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Sagging leg vise?

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Forum topic by Brett posted 08-28-2012 06:27 PM 819 views 0 times favorited 10 replies Add to Favorites Watch
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Brett

621 posts in 1337 days


08-28-2012 06:27 PM

If you have built a leg vise like the one on Chris Schwarz’s Roubo bench, have you experienced any problems with the vise sagging due to its own weight?

-- More tools, fewer machines.


10 replies so far

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jmos

681 posts in 1023 days


#1 posted 08-29-2012 03:32 PM

Yes, I have a leg vise. I suppose it does sag a bit, but I’ve never really paid attention. How tight the screw and the bottom guide are will control the sag. Although, if it drops slightly I don’t see how it would effect operation. Or, to put it another way, I never had any problems with mine.

What specifically are you concerned about?

-- John

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Brett

621 posts in 1337 days


#2 posted 08-29-2012 07:09 PM

jmos, I’m just concerned that the weight of the vise might cause the screw to turn less easily or get jammed when the chop is backed out to clamp a wider piece of wood.

-- More tools, fewer machines.

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jmos

681 posts in 1023 days


#3 posted 08-29-2012 07:46 PM

I don’t think you’ll have any problem with that. I used the same screw you’re using, but I used two for my end vise (home made twinscrew vise, I used a Lake Erie wooden screw for the leg vise). They are pretty solid and turn freely. I really don’t see the weight of the chop making it hard to work.

I would plan on mortising the rear nut into your leg for additional support. You could just flip it and use the 4 screws to secure it to the back of the leg, but I would be concerned about them working loose after a while, as that is what will be holding the weight of the chop. Once it is mortised in I don’t think you will have any troubles.

-- John

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Brett

621 posts in 1337 days


#4 posted 08-30-2012 02:18 PM

Are you recommending that the entire rear nut be mortised into the leg (so the cylindrical part is inside the leg, facing the vise), or that just the square part of the rear nut be mortised into the leg (with the cylindrical part part facing the rear of the bench?

Also, if the whole of the nut is mortise into the leg, wouldn’t that leave too little wood for the screws to bite into?

-- More tools, fewer machines.

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Brett

621 posts in 1337 days


#5 posted 08-30-2012 03:37 PM

John, after thinking about it for a while, I believe I understand what you’re talking about. The screws will experience a “shearing force” (one that pushed them sideways), and mortising the square base (only) into the leg will provide some support for the nut so the screws are not bearing all the weight.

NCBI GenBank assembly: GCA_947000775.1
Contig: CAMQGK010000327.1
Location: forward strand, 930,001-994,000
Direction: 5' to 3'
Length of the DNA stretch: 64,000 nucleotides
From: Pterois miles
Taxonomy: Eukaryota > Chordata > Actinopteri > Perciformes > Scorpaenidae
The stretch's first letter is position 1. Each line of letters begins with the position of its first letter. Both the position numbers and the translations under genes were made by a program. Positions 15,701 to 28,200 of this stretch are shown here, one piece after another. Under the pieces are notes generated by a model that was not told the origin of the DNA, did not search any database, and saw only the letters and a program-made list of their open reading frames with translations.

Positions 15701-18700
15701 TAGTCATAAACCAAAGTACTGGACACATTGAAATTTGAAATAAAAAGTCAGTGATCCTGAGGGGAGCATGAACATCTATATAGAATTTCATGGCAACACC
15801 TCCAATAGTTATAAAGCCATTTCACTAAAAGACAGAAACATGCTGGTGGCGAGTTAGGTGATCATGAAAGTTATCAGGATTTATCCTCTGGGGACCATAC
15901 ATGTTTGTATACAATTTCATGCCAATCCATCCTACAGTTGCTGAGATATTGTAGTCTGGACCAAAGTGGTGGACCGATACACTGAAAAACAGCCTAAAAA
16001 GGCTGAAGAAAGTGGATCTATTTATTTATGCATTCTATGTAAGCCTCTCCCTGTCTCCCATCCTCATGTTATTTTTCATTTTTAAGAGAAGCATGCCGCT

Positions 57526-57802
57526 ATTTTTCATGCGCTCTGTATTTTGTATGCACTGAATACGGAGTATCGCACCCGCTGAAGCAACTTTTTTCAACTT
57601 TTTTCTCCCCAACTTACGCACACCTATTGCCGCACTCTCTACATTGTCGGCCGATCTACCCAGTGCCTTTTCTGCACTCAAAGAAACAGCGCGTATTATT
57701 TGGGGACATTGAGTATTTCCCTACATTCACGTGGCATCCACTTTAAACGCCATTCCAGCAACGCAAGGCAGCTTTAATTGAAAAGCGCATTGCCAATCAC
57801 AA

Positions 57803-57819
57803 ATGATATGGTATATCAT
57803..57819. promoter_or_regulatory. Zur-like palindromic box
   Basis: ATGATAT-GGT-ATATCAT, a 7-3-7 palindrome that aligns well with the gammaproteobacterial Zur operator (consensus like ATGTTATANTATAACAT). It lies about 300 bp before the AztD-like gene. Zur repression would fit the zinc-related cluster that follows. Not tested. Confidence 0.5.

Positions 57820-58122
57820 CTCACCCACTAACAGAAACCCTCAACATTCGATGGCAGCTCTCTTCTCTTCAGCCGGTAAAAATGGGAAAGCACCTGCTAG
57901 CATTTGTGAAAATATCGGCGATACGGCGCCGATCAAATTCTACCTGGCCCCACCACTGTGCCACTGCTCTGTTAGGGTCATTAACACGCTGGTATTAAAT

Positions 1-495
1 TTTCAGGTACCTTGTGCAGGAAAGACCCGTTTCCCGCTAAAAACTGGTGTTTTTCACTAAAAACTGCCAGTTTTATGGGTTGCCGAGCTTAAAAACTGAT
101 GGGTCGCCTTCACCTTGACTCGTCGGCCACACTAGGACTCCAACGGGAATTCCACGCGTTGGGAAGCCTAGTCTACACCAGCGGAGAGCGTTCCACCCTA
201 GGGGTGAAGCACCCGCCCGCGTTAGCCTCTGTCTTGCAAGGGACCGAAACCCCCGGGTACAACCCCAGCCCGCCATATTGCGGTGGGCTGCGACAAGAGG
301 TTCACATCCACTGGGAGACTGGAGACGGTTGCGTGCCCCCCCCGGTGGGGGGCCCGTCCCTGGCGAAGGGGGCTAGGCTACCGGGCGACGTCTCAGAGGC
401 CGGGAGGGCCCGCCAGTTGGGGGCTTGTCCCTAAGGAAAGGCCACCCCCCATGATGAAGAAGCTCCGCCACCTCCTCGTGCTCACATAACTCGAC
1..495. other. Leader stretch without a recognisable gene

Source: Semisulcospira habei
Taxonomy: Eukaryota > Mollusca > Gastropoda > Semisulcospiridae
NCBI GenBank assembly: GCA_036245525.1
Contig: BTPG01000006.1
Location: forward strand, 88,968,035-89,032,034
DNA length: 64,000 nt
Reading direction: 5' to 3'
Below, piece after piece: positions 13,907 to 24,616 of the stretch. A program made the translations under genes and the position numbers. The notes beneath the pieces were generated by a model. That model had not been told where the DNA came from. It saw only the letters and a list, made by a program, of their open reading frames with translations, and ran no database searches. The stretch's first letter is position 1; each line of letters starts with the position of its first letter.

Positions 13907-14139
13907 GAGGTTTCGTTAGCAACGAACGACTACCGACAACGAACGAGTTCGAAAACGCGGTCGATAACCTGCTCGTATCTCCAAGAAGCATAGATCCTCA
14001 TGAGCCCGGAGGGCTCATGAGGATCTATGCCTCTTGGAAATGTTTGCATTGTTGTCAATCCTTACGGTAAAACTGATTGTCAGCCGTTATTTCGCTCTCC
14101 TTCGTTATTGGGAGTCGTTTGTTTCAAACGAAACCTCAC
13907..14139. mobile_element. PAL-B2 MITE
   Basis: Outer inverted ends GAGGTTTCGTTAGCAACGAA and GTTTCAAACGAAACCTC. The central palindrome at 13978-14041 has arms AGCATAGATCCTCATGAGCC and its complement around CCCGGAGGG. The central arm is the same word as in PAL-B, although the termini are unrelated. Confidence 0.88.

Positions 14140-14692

-- More tools, fewer machines.

View Smitty_Cabinetshop's profile

Smitty_Cabinetshop

9907 posts in 1272 days


#6 posted 08-30-2012 03:49 PM

Brett – I have such a leg vise and yeah, when I draw it out for deep clamping (6” or more from the edge of the bench), it does jam up a bit from sag in that the chop doesn’t stay parallel to the leg at wider distances. But lift the chop while drawing it out, set the peg at the bottom, and it’s good to go. Nothing that concerns me, really.

-- Don't anthropomorphize your handplanes. They hate it when you do that. -- OldTools Archive

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Brandon

4138 posts in 1605 days


#7 posted 08-30-2012 03:51 PM

I haven’t had this problem—- I mean, it probably sags a little, but I don’t notice it. If you’re concerned about it, you can put a skateboard wheel at the bottom of the vise and let it use the ground for support. Or spend money on the Benchcrafted roller system.

-- "hold fast to that which is good"

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Brett

621 posts in 1337 days


#8 posted 08-30-2012 04:08 PM

I like the skateboard wheel idea. :)

-- More tools, fewer machines.

View Smitty_Cabinetshop's profile

Smitty_Cabinetshop

9907 posts in 1272 days


#9 posted 08-30-2012 04:09 PM

I always have shavings on the floor… it’ll never work… :-)

-- Don't anthropomorphize your handplanes. They hate it when you do that. -- OldTools Archive

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jmos

681 posts in 1023 days


#10 posted 08-30-2012 04:51 PM

Brett, I just talking about the cylindrical portion, that way you can get the flange flush to the leg. The mortise will support the nut, and keep it from possibly moving around, and all the screws have to do is keep the nut in the mortise. Otherwise the screws have to keep the nut from twisting in reaction to the weight of the chop, which, over time, I think would cause the screws to loosen.

More info in my bench build blog, as well as a video link http://lumberjocks.com/jmos/blog/28304

Edit – Thinking about it a bit more, if you go with the skateboard wheel, you might be able to skip the mortise as the weight of the chop won’t be hanging on the nut.

-- John

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